Military records identify individuals who served in the military or who were eligible for service. Most young men living in rural parishes were automatically registered in the levying rolls at the time of birth. Evidence that an ancestor actually served may be found in military levying rolls, family records, biographies, census, probate records, civil registration, and church records.

Before 1700, the Danish army consisted of volunteers, mostly foreigners. In 1701 and in 1733, this army was supplemented with a national militia. Few records exist from this time period, and they contain little genealogical information.

Military records of genealogical value begin about 1788 and give information about an ancestor's military career, such as promotions, places served, pensions, and conduct. In addition, these records usually include information about his age, birthplace, residence, occupation, physical description, and family members.

Military records were kept by the national government of Denmark. These records have been centralized at the Military Archive (Hærens Arkiv) in Copenhagen. The Family History Library has many military records, primarily army and navy rolls for 1788 to 1860.

For a list of abbreviations found in the Military Levying Rolls with their meaning see the article Denmark: Abbreviations in Army Levying Rolls.

Information on soldiers serving after this time may be obtained by writing to the Military Archive in Copenhagen. See the "Archives and Libraries" section.

The records you will find include:

  • Army and navy levying rolls.
  • Personnel files.
  • Regimental account books.
  • Letters of deportment.
  • Lists of officers.
  • Pension records.
  • Naval records.

Military Records of Genealogical Value

Only certain military records are useful for Danish research. The following records include information on most soldiers and sailors and are relatively easy to search.

Army Levying Rolls [Lægdsruller]. Military levying rolls are a major source for genealogical research in Denmark. Levying rolls often help you follow a male ancestor as he moved from parish to parish. Doing this can help you determine where he was living when other important records were compiled, such as census and church records. Starting in 1788, all males from the time of birth until age 34 were listed on a parish roll of potential draftees. Each name entered was assigned a number. Each time a new regular roll was taken (at three-year intervals), each man's personal number became smaller. Every parish in the county was also assigned a number. This number was permanently assigned to identify the parish. If an individual moved from one parish to another, the roll usually indicates the new parish's number and the person's supplemental number. Using the supplemental number you can trace your ancestor as he moved to a new parish and then continue your research.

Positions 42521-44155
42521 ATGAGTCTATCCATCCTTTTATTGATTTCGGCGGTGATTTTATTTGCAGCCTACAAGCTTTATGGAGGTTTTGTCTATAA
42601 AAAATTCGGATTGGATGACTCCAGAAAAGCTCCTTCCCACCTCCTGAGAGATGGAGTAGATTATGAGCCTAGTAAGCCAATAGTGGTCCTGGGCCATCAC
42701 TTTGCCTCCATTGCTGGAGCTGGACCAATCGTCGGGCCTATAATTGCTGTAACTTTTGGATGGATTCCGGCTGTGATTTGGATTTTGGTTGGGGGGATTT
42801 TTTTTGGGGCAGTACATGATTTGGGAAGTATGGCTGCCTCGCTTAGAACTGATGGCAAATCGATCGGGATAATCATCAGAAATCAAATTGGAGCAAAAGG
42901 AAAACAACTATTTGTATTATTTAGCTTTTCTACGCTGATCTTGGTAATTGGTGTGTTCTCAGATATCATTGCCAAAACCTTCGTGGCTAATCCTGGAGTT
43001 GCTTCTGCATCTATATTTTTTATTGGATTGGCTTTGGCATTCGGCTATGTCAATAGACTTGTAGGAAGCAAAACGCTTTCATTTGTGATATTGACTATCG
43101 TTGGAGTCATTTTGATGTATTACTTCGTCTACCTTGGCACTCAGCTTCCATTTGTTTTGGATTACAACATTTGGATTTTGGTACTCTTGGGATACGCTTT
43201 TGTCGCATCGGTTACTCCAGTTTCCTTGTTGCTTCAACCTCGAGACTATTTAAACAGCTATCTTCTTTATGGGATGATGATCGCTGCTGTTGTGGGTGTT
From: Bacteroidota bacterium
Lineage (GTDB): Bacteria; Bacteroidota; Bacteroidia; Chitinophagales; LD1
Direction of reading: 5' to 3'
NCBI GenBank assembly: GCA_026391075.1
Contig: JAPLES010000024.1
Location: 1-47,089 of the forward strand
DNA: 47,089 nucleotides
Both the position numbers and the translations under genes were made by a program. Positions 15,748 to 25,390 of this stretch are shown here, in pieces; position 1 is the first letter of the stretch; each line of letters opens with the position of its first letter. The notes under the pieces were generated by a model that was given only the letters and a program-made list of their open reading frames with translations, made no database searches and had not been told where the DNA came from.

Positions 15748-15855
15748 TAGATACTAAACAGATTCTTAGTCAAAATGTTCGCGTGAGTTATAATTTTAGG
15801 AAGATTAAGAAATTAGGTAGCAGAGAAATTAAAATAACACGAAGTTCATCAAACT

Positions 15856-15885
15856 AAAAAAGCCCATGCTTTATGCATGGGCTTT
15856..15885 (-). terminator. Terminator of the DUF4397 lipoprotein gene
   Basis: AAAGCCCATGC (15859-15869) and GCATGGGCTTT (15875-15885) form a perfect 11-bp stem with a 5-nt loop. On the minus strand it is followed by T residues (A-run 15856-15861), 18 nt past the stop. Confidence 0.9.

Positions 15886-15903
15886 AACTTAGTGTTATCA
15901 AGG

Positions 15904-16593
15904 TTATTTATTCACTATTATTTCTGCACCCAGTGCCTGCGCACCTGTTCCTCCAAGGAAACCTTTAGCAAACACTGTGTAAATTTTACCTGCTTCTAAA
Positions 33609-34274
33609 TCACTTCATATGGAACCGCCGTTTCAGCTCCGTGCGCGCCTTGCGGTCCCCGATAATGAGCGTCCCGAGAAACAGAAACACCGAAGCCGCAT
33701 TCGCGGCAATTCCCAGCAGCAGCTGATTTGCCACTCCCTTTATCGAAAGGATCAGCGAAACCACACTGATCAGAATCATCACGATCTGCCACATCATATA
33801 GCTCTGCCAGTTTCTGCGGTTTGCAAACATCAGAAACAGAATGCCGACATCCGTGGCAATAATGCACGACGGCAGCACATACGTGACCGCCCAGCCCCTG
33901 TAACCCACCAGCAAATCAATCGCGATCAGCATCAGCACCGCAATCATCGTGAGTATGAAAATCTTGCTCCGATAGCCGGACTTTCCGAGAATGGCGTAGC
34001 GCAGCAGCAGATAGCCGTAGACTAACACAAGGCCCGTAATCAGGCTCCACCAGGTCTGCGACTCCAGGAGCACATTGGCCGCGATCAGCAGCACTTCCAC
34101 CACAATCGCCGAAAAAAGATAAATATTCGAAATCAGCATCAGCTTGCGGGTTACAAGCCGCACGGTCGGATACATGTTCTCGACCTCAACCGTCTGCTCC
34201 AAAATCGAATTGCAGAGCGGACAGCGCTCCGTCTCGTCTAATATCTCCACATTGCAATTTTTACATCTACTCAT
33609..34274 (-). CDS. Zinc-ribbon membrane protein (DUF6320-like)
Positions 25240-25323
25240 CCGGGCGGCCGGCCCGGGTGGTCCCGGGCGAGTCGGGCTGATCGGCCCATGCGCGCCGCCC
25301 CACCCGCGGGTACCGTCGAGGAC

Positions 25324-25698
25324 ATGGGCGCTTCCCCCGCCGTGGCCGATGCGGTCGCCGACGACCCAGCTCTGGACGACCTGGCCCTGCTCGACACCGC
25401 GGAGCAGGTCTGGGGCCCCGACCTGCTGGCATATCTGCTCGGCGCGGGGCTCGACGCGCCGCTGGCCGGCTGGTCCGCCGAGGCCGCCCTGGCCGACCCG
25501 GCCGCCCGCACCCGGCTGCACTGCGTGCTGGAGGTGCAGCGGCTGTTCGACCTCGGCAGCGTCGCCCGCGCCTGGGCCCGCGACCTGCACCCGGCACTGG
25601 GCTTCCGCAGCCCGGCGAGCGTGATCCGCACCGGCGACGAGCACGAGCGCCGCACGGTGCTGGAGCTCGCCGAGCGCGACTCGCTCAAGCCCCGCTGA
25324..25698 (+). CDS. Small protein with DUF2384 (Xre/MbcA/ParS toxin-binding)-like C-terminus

Naval Records [Søruller]. Before 1802 these rolls were included with the army rolls, except for Fyn, where they began in 1796. Port cities often have separate rolls. The rolls are divided into main rolls (active) and extra rolls (reserve). Information found in the main rolls includes the conscript's name, birthplace, age, height, marital status, number of children, residence, father's name, parish number, present and next serial entry number, date and number of seaman's certificate, occupation, ability to serve, reasons for not serving, remarks, transfers, and deaths. If the conscript was at sea, the rolls give the home port of ship, name of captain, expected date of return.

Extra rolls used for the reserve are similar to the main or active rolls except for date of transfer, reason for the transfer, and the sailor's former number in the main rolls. Names can remain on the sea roll until the seaman's death.

Naval rolls have a slightly different format than army rolls, but they are not difficult to follow. When a person is added to a complete roll, he will commonly be placed in the first vacated number of that district rather than at the end.

If your ancestor was an officer, there are some other sources with genealogical information. A card index of Danish army officers, 1757-1890, and a card index of Berliens collection of army officers and personnel is listed in the Family History Library Catalog under DENMARK - MILITARY RECORDS - INDEXES.

Military records for Denmark are listed in the Family History Library Catalog under:

DENMARK - MILITARY RECORDS

DENMARK - [COUNTY] - MILITARY RECORDS

DENMARK - [REGION] - MILITARY RECORDS

Military History

Denmark was involved in the following military actions:

1563-70 The Seven Years' War of the North

1611-13 The Kalmar War

1643-45 Conflict between Denmark and Sweden 1657-1658 War with Sweden. Loss of Scanian Provinces including Bornholm. 1660 War with Sweden. Bornholm is returned to Denmark. 1675-79 The Scanian War.

1700-20 The Great Northern War

1805-15 Napoleonic Wars

1863-64 The Danish-Prussian War

1914-18 First World War

1939-45 Second World War

Military histories are listed in the Family History Library Catalog under:

DENMARK - MILITARY HISTORY

DENMARK, [COUNTY] - MILITARY HISTORY

References